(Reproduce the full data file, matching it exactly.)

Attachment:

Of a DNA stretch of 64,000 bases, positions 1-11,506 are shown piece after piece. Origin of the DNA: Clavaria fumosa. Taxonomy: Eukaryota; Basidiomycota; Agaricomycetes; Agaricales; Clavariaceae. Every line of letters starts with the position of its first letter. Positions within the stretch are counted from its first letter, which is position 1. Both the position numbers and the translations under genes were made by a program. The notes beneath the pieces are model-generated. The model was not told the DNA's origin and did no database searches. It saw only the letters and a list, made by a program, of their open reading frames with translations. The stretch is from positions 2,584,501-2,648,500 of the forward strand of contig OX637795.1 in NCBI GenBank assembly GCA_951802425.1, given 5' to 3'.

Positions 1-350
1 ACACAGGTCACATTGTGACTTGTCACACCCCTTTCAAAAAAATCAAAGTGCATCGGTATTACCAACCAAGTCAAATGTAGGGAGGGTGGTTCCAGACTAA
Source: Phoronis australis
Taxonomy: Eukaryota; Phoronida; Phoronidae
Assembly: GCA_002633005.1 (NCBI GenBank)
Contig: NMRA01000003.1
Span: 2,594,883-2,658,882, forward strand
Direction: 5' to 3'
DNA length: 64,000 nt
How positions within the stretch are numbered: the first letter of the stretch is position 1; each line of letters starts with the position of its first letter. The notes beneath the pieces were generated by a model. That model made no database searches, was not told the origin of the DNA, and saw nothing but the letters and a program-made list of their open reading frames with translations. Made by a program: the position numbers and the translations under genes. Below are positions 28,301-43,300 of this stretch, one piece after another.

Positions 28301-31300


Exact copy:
Of a DNA stretch of 64,000 bases, positions 1-11,506 are shown piece after piece. Origin of the DNA: Clavaria fumosa. Taxonomy: Eukaryota; Basidiomycota; Agaricomycetes; Agaricales; Clavariaceae. Every line of letters starts with the position of its first letter. Positions within the stretch are counted from its first letter, which is position 1. Both the position numbers and the translations under genes were made by a program. The notes beneath the pieces are model-generated. The model was not told the DNA's origin and did no database searches. It saw only the letters and a list, made by a program, of their open reading frames with translations. The stretch is from positions 2,584,501-2,648,500 of the forward strand of contig OX637795.1 in NCBI GenBank assembly GCA_951802425.1, given 5' to 3'.

Positions 1-350
1 ACACAGGTCACATTGTGACTTGTCACACCCCTTTCAAAAAAATCAAAGTGCATCGGTATTACCAACCAAGTCAAATGTAGGGAGGGTGGTTCCAGACTAA
Source: Phoronis australis
Taxonomy: Eukaryota; Phoronida; Phoronidae
Assembly: GCA_002633005.1 (NCBI GenBank)
Contig: NMRA01000003.1
Span: 2,594,883-2,658,882, forward strand
Direction: 5' to 3'
DNA length: 64,000 nt
How positions within the stretch are numbered: the first letter of the stretch is position 1; each line of letters starts with the position of its first letter. The notes beneath the pieces were generated by a model. That model made no database searches, was not told the origin of the DNA, and saw nothing but the letters and a program-made list of their open reading frames with translations. Made by a program: the position numbers and the translations under genes. Below are positions 28,301-43,300 of this stretch, one piece after another.

Positions 28301-31300